A thick institution is not one that people use instrumentally, to get a degree or to earn a salary. A thick institution becomes part of a person’s identity and engages the whole person: head, hands, heart and soul.”
What skills do you need to be a successful adult? It turns out there are roughly 25, if you review the relevant literature. Which of these skills do schools regularly teach? Just three, as we found in a recent study… And that was in nine of the highest-rated secondary schools in Massachusetts.”
Running may be the single most effective exercise to increase life expectancy”
Reading what you hate helps you refine what it is you value”
“Find your calling… Practice smart… Think like an optimist”
Being triggered worked positively for me.”
At ten past ten each Friday morning, he would take a seat among the freshmen, who were not even a quarter his age, and join in the discussion of this old poem, an epic about long journeys and long marriages and what it means to yearn for home.”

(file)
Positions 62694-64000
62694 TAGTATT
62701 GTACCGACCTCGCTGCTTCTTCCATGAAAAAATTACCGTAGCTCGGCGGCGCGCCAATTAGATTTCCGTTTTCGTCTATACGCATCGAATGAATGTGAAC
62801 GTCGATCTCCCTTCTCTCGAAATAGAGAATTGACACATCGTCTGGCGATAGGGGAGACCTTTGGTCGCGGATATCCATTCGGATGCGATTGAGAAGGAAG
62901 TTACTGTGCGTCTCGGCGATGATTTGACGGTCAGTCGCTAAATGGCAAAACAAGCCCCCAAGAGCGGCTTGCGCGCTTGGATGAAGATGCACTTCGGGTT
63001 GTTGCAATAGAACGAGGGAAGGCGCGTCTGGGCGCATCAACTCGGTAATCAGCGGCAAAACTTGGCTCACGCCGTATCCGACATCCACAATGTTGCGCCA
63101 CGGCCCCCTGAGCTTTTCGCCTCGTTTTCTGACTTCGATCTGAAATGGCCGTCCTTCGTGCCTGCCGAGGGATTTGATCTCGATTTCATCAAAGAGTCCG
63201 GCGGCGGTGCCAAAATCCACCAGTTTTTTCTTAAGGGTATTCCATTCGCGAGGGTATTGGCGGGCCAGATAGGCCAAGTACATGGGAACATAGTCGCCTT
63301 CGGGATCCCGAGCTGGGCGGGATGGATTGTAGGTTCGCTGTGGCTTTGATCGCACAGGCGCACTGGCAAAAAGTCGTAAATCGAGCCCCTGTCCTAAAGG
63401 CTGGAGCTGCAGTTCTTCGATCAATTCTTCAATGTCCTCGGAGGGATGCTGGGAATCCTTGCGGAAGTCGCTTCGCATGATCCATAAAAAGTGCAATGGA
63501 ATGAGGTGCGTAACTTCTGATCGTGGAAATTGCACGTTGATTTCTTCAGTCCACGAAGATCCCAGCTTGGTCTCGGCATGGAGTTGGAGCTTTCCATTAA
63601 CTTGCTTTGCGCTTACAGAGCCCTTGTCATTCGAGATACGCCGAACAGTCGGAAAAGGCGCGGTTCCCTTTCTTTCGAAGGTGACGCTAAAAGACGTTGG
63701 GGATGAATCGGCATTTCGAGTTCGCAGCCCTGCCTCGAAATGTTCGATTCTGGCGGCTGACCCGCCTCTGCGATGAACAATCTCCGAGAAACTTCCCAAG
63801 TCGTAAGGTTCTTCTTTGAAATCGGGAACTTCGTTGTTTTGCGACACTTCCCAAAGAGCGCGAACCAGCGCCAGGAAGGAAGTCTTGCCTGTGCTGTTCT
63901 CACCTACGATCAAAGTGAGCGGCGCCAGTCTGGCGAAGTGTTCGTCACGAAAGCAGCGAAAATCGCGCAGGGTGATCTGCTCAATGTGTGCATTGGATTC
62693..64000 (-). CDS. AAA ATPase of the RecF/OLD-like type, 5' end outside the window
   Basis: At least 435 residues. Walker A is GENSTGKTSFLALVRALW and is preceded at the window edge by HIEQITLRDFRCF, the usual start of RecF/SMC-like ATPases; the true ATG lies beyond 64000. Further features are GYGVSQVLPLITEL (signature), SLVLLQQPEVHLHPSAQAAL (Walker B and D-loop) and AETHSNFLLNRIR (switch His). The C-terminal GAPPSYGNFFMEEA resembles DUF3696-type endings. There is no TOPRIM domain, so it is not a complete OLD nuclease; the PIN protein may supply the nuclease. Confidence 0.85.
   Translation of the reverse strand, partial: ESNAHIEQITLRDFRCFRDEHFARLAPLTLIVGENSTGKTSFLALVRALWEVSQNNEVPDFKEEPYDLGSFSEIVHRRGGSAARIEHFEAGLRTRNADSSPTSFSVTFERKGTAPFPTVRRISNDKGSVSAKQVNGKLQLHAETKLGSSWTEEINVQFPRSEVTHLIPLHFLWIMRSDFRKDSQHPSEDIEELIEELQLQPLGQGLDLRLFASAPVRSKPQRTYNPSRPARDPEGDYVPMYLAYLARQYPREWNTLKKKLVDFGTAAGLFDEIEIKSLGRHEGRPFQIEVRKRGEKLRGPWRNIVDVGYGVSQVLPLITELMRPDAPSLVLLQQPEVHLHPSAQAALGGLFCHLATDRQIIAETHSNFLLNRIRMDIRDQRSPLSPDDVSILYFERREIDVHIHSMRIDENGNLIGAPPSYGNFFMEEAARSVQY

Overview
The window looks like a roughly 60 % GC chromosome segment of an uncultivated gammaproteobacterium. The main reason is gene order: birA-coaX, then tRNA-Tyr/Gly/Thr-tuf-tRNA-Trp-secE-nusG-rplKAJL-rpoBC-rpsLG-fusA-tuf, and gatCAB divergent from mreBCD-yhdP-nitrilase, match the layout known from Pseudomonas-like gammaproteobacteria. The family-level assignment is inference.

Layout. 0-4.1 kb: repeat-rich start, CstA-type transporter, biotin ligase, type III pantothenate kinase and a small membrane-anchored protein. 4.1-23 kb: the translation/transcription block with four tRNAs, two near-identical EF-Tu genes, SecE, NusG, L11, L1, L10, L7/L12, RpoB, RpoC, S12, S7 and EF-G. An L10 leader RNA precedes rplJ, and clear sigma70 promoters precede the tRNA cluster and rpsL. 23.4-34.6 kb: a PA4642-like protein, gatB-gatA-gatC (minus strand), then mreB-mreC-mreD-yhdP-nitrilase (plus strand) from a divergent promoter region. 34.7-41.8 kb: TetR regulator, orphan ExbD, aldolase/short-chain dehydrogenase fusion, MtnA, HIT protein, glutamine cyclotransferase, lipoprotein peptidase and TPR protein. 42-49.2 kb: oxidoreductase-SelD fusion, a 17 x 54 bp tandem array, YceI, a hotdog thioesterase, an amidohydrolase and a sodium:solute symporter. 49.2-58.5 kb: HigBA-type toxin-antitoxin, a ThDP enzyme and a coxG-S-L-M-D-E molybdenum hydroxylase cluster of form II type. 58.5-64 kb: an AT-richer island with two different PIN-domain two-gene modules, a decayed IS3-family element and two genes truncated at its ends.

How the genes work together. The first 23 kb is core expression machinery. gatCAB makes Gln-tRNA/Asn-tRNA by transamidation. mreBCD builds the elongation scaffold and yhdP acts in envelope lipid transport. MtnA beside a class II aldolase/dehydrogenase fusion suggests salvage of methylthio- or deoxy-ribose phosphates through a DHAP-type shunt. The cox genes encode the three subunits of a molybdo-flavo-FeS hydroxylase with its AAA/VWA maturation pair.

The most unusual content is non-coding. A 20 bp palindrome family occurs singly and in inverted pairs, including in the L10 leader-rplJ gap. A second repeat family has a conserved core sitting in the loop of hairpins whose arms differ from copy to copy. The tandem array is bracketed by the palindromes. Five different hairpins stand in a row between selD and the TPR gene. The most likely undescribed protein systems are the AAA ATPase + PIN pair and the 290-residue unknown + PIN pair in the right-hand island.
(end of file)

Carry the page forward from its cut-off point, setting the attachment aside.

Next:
“Somewhere at Google there is a database containing 25 million books and nobody is allowed to read them.”
It’s true that studies have found that readers given text on a screen do worse on recall and comprehension tests than readers given the same text on paper. But a 2011 study by the cognitive scientists Rakefet Ackerman and Morris Goldsmith suggests that this may be a function less of the intrinsic nature of digital devices than of the expectations that readers bring to them.”
The No. 1 reason high performers leave organizations in which they are otherwise happy is because of the tolerance of mediocrity.
Every week I send out articles I encounter from around the web. Subject matter ranges from hard knowledge about teaching to research about creativity and cognitive science to stories from other industries that, by analogy, inform what we do as educators. This breadth helps us see our work in new ways.
Readers include teachers, school leaders, university overseers, conference organizers, think tank workers, startup founders, nonprofit leaders, and people who are simply interested in what’s happening in education. They say it helps them keep tabs on what matters most in the conversation surrounding schools, teaching, learning, and more.
– Peter Nilsson